Before I get to mafalda corta pasta, I just have to say that I adore pasta and I couldn’t imagine omitting this considerable carb from my daily diet. If I don’t have pasta for a few days–say, when I travel out of the country–I experience symptoms that can be likened to withdrawal and it’s not pretty. In fact, one of the reasons I usually opt to book an Airbnb when I’m on the road is so that I can subside any pasta pangs by preparing a plate for myself at least once–sometimes even twice–in the apartment’s kitchen.
I have always tended to gravitate towards long pasta: spaghetti, linguine and angel hair in particular, all of which I still love but there a few short pastas that float my boat: cavatelli, orechetti and fusilli most notably. Not too long ago during what I later learned was a serendipitous oversight, I had accidentally grabbed a package of mafalda corta thinking it was fusilli, which had been placed right next to it.
Mafalda Corta is a shorter version of Mafaldina pasta, which are long sturdy ribbons with squiggly, wavy edges that evoke (to me) daintiness. The shorter rectangular versions, which are no less sturdy, contain the squiggles on all four edges. Though it seems a delicate sauce tends to win out for the popular presentation, it would also pair well with some thicker, heartier fare. Mafaldina is believed to have been named after Princess Mafalda of the House Savoy (sounds Game of Thrones-esque, no?) as it’s also known as reginette, which means little queens.
This autumn and winter, I have been on a big pumpkin kick and one particular evening, I wound up with more pumpkin than I knew what to do with left over from an entire one I had purchased for risotto purposes. I had already softened the pumpkin in the oven, so it was ready and waiting to be cooked!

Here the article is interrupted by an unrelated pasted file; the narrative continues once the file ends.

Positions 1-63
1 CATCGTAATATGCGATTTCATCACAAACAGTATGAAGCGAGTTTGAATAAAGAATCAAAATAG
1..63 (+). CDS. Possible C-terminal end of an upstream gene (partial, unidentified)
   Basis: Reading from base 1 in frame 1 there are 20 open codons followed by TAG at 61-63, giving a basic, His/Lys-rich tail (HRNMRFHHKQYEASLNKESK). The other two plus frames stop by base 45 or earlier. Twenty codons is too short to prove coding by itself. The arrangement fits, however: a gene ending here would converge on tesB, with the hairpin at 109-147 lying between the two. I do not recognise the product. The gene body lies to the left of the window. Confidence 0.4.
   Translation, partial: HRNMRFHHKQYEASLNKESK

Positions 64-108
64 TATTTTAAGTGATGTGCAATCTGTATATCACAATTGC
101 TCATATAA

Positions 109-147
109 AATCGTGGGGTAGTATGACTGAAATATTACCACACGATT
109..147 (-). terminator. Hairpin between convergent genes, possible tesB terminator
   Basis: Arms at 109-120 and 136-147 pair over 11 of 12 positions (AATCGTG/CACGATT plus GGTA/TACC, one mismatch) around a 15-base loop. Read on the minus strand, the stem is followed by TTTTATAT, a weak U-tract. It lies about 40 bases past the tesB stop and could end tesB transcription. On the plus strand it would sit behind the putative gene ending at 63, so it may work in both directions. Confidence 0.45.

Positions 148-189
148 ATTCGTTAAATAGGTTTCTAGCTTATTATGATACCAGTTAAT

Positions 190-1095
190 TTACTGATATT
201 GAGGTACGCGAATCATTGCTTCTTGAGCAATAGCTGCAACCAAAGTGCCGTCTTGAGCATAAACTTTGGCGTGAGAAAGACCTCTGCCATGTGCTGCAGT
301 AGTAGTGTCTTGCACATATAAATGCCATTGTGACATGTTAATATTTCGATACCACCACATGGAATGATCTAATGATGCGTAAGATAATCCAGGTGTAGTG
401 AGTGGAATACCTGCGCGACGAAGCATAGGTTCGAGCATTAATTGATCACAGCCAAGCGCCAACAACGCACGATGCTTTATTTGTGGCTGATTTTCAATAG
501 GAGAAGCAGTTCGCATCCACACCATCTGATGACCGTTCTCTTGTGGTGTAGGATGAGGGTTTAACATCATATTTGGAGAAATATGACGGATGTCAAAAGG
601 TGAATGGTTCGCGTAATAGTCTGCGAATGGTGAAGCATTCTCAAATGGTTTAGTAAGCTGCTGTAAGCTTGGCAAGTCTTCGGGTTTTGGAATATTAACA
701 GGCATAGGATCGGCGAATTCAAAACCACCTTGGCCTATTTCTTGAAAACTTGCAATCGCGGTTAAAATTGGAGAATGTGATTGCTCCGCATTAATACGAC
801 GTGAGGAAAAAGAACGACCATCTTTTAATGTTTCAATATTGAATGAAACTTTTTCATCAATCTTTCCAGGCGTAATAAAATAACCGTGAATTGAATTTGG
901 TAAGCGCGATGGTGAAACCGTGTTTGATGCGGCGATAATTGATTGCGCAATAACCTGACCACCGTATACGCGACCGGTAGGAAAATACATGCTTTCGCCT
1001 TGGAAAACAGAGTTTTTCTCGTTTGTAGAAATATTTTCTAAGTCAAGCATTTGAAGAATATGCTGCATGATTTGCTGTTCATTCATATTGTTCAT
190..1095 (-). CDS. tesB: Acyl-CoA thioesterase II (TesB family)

The next night, into my pasta cabinet I went and I didn’t have to delve too far as there sat the package of mafalda corta all but screaming “open me.” The little ripples on the edge seemed to be there just for the sake of attaching to some pumpkin-rich globs. The next thing I knew, dinner was in order.
I sautéed my pumpkin in some olive oil with a couple of sage leaves, two chopped garlic cloves, half an onion and a pinch of salt. When the mafalda corta pasta reached the perfectly al dente cooking point, I tossed them with the pumpkin which started to take on a liquid form, added some freshly grated parmesan cheese and served, garnished with two fried sage leaves that yes, I had fried myself for a risotto garnishing the previous night (I had several left over). The pasta curled just a tad when it had cooked, creating a the perfect nook for the soft pumpkin dollops to settle inside. (Note: mafalda corta pasta cooks fast and I have learned to set my timer for six-and-a-half minutes and then monitor it closely.)
I was quite pleae with how delicious my mafalda corta with pumpkin turned out. That serving wasn’t the end of it, I have since bought more pumpkin, some of which I prepared solely for the pasta. I also came to enjoy the mafalda corta with broccoli romanesco (again sautéed quite simply with garlic, onions, salt and a touch of peperoncino) then topped with some freshly grated pecorino….the latter of which I tend to go overboard on. Once mixed, the saltiness of the cheese and spiciness from the peperoncino coupled with the subtle sweetness of the romanesco and the sturdy texture of the mafalda was a match made in pasta heaven! One of my new favorite comfort foods for sure, pictured below.